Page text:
In Case No. 07-cv-00171-WDM-MEH, Plaintiff set forth an FTCA claim. See Wideman, No. 07-cv-00171-WDM-MEH at ECF No. 2. Plaintiff contended that because the OWCP delayed his claims for seventeen months he was without work, lost his home, had to use his retirement savings, and incurred past-due child support payments. Id., ECF No. 2 at 3. This case was administratively closed subject to reopening upon good cause shown after the Secretary of Labor determined whether Plaintiff's alleged damages and injuries were covered by FECA. Id., ECF No. 25 at 4. This case remains closed.

         In Case No. 05-cv-00263-ZLW, Plaintiff challenged the denial of lost wages claim by OWCP. See Wideman, No. 05-cv-00263-ZLW at ECF No. 7. The action was dismissed for failure to comply with the pleading requirements under Fed.R.Civ.P. 8. Id. at 10. Finally, in Case No. 04-cv-00337-PSF-MJW, Plaintiff sought compensation for back pay and return of lost annual and sick leave pursuant to 5 U.S.C. §§ 8101 and 2302 regarding the injury that occurred in April 2002. See Wideman, No. 04-cv-00337-PSF-MJW at ECF Nos. 1 and 15. This case was dismissed in part for lack of subject matter jurisdiction because worker's compensation claims are barred by 5 U.S.C. § 8128(b)(2). Id. at ECF No. 27.

         The Court further notes that to the extent Plaintiff raises claims and events in this action that were addressed in his previous cases, the claims and events are repetitive and should be considered only as background information. The only claim addressed in this Recommendation, therefore, is the termination of Plaintiff's medical care and benefits.

         II. Legal Standards

         The Court must construe the Complaint liberally because Plaintiff is a pro se litigant. See Haines v. Kerner, 404 U.S. 519, 520-21 (1972); Hall v. Bellmon, 935 F.2d 1106, 1110 (10th Cir. 1991); see also Trackwell v. United States, 472 F.3d 1242, 1243 (10th Cir. 2007) (holding allegations in pro se pleadings and other papers to less stringent standards than those drafted by attorneys). If a complaint reasonably can be read “to state a valid claim on which the plaintiff could prevail, [a court] should do so despite the plaintiff's failure to cite proper legal authority, his confusion of various legal theories, his poor syntax and sentence construction, or his unfamiliarity with pleading requirements.” Hall, 935 F.2d at 1110. However, a court should not act as a pro se litigant's advocate. See id.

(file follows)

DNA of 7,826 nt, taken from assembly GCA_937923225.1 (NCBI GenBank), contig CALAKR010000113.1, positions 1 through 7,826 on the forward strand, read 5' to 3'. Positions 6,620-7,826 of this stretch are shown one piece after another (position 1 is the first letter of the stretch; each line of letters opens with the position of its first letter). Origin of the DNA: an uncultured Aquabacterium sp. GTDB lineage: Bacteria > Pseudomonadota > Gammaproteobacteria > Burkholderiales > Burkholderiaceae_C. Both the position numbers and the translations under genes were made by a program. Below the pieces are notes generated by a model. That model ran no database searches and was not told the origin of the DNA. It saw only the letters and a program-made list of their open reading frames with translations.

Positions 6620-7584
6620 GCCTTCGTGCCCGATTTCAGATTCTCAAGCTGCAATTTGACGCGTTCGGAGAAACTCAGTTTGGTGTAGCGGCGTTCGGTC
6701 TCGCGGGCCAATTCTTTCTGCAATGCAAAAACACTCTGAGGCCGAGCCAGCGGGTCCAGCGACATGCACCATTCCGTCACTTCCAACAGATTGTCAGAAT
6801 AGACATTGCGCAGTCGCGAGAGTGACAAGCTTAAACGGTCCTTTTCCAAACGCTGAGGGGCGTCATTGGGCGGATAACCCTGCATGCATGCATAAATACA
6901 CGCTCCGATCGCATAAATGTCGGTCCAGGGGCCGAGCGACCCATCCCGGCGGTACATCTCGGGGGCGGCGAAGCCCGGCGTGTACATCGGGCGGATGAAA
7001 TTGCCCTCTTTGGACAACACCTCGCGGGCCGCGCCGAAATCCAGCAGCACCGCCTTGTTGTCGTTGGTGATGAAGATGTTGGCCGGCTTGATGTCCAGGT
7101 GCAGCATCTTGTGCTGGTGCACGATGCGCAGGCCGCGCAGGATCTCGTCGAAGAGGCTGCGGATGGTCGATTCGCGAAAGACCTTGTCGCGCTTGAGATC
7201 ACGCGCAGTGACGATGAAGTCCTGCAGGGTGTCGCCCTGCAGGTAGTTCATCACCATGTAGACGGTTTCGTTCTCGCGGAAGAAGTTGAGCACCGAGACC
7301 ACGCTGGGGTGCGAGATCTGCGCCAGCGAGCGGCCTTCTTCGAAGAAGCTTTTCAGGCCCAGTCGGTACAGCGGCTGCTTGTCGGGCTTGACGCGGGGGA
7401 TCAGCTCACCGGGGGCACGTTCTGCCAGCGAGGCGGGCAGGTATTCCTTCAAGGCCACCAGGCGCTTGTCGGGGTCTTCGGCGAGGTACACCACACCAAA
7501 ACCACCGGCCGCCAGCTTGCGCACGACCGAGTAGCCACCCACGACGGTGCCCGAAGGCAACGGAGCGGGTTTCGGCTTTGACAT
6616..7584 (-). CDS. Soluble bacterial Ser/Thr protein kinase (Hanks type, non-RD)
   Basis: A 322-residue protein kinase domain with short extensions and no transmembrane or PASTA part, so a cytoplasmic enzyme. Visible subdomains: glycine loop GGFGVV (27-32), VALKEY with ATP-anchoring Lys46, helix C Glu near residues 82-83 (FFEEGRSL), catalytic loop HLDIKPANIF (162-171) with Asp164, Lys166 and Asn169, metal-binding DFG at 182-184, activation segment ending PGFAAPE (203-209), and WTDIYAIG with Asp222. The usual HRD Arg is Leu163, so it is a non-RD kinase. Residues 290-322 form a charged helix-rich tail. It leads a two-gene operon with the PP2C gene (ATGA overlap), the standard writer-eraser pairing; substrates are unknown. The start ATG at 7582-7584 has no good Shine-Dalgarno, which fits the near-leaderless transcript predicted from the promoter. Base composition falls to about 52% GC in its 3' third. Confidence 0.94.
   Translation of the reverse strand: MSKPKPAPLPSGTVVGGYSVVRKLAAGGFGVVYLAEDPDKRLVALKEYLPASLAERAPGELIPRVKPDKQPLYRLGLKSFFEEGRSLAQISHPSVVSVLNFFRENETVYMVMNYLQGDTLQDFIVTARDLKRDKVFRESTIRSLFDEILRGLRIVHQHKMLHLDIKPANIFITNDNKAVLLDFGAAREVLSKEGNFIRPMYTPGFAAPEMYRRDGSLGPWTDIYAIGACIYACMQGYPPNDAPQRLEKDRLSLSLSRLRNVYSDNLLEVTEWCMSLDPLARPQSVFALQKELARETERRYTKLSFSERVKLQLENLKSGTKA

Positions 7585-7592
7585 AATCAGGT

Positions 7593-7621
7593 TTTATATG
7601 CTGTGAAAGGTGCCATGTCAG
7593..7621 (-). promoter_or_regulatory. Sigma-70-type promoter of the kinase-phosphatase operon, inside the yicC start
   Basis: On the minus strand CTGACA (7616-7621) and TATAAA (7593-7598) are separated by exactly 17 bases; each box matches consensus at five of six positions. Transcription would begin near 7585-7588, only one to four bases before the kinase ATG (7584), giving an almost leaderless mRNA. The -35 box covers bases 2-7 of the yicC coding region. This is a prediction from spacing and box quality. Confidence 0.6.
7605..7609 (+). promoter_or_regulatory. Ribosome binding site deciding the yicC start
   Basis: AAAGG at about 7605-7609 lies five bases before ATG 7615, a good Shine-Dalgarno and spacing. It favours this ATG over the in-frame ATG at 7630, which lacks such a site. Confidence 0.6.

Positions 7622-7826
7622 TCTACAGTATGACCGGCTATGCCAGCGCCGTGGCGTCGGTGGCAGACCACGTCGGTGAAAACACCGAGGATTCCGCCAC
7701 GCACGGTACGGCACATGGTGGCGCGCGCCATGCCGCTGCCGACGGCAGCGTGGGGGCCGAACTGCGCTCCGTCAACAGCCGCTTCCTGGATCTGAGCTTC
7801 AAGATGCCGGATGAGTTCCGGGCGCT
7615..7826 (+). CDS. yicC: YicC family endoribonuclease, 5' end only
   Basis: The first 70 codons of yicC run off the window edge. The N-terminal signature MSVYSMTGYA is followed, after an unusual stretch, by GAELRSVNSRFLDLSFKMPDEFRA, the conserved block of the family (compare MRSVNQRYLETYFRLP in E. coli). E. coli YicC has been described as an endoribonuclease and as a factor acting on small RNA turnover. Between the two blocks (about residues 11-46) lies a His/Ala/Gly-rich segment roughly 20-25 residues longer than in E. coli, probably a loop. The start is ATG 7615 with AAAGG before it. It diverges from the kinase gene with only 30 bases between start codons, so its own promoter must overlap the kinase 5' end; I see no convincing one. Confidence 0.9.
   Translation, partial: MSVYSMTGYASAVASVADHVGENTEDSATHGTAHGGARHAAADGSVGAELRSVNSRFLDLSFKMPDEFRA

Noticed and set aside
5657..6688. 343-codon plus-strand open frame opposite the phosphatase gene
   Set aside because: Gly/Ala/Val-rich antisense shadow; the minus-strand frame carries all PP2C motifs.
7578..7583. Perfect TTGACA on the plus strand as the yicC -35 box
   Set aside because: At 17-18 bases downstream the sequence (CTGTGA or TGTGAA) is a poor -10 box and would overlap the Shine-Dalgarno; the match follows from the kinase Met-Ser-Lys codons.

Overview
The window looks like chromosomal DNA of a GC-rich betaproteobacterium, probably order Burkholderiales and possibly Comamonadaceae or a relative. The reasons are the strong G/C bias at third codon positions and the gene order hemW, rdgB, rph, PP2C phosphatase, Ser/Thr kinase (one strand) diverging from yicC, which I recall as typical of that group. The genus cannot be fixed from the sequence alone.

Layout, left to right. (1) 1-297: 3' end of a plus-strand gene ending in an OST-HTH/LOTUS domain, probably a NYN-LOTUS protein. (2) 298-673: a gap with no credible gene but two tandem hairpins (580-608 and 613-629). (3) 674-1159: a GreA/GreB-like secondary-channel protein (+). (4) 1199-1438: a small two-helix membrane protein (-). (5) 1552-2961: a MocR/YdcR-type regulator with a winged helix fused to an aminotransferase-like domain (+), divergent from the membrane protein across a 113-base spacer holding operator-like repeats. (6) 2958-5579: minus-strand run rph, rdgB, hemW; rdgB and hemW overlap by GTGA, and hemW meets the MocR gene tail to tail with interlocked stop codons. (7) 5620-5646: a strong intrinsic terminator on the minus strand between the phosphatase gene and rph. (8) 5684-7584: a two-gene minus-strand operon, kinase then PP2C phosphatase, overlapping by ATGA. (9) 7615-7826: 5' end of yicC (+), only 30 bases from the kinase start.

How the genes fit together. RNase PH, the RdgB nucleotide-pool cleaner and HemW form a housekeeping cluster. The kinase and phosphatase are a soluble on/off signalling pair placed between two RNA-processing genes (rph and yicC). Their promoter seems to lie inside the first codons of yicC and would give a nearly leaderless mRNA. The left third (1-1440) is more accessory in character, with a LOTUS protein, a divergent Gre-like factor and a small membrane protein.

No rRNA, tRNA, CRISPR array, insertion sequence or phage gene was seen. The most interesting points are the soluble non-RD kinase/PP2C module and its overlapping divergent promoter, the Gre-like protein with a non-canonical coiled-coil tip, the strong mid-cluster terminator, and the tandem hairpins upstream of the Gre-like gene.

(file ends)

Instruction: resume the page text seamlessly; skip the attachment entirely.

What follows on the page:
A court may not assume that a plaintiff can prove facts that have not been alleged, or that a defendant has violated laws in ways that a plaintiff has not alleged. Associated Gen. Contractors of Cal., Inc. v. Cal. State Council of Carpenters,459 U.S. 519, 526 (1983). See also Whitney v. New Mexico,113 F.3d 1170, 1173-74 (10th Cir. 1997) (court may not “supply additional factual allegations to round out a plaintiff's complaint”); Drake v. City of Fort Collins,927 F.2d 1156, 1159 (10th Cir. 1991) (the court may not “construct arguments or theories for the plaintiff in the absence of any discussion of ...